Updated: March 12, 2020 05:01 PM
Created: March 11, 2020 01:28 PM
The University of Minnesota announced Wednesday that it would suspend in-person classes due to COVID-19 concerns. The announcement comes as colleges across the state are making decisions about how to handle the growing threat of the novel coronavirus.
According to the university, spring break for the Twin Cities, Rochester and Duluth campuses will be extended to March 18, and from March 18 to April 1 all coursework at all five U of M campuses will be online. The unprecedented decision by the university affects more than 60,000 students across the five campuses.
"It is kind of a funky situation that I never anticipated being in," said biology major Serena Gjesvold. "I personally do a lot of work in labs so that's not really something that can be done online."
The U of M also announced Thursday that it is working to bring all students and staff in Europe home after President Donald Trump announced an overseas travel Wednesday night and the U.S. Department of State and Centers for Disease Control and Prevention issued travel warnings for Europe.
Other colleges across the country, including UCLA and Duke University, have made similar moves. Harvard University is even forcing students to move out of the dorms. The University of Wisconsin-Madison also announced Wednesday it would suspend in-person classes and the University of Wisconsin-Platteville suspended international trips.
In-person classes will continue for the time being at other Minnesota universities, like the University of St. Thomas, St. Cloud State and Minnesota State University, although those schools acknowledged that could change because of this "rapidly evolving situation."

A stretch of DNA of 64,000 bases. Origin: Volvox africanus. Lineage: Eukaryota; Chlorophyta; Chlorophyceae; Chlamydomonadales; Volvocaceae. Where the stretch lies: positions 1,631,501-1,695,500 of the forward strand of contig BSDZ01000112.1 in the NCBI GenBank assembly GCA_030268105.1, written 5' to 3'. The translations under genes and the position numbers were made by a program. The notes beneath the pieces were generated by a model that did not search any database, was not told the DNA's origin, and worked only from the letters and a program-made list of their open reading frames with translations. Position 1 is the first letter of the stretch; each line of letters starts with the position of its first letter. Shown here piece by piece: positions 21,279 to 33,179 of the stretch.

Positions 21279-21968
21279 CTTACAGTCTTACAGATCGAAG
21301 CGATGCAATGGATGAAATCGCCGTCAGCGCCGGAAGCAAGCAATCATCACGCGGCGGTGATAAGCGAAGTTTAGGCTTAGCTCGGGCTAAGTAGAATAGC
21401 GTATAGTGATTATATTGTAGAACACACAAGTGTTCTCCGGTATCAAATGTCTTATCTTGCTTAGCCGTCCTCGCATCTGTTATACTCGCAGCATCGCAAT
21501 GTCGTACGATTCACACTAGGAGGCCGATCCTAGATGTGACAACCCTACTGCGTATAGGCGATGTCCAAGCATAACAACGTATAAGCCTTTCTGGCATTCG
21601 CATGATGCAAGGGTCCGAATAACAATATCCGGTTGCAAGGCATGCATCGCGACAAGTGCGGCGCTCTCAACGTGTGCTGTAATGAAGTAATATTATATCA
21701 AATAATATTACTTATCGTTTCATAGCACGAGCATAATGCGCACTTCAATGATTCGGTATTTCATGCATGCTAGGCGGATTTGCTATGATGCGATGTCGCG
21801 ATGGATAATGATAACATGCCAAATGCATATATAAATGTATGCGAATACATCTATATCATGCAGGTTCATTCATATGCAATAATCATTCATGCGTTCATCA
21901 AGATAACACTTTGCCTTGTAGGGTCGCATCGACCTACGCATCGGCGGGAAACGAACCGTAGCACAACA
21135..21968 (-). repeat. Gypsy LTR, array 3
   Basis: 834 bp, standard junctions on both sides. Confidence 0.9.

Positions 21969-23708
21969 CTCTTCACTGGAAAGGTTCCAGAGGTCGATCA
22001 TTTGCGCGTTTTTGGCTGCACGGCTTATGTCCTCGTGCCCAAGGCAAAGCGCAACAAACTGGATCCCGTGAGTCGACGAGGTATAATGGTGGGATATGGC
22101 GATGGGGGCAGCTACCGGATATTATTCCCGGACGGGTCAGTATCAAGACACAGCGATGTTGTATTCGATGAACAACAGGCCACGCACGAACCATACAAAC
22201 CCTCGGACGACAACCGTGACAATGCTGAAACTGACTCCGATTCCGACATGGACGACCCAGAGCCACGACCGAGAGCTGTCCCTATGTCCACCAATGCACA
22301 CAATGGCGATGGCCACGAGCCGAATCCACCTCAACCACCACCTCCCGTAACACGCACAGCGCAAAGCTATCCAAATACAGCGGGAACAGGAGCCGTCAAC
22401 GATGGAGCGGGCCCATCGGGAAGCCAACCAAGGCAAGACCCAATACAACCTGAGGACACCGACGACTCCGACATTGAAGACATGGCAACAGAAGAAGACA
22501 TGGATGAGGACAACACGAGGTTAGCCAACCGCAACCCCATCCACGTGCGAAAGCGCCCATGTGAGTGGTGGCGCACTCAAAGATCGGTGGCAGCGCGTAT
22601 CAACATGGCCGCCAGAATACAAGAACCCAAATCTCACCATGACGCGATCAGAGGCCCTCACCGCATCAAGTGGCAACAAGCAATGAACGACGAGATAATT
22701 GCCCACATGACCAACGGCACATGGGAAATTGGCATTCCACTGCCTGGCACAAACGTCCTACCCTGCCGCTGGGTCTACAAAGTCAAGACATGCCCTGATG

On the other end of the spectrum, students who are already taking classes online have different concerns. Brandy Mai lives in Georgia and is an online student at the Mitchell Hamline School of Law. She said she is frustrated because the school is still requiring students from all over the country to travel to campus in St. Paul for a residency this month.
"There's great concern that they are putting students between a rock and a hard place, between missing class and potentially exposing themselves to medical or financial or economic risk," Mai said.
A Mitchell Hamline School of Law spokesperson told 5 EYEWITNESS NEWS they been actively monitoring the changing situation with COVID-19 and planning for contingencies, keeping the health of students and staff as their top priority. They said school leaders are planning an announcement for Thursday related to their plans going forward.
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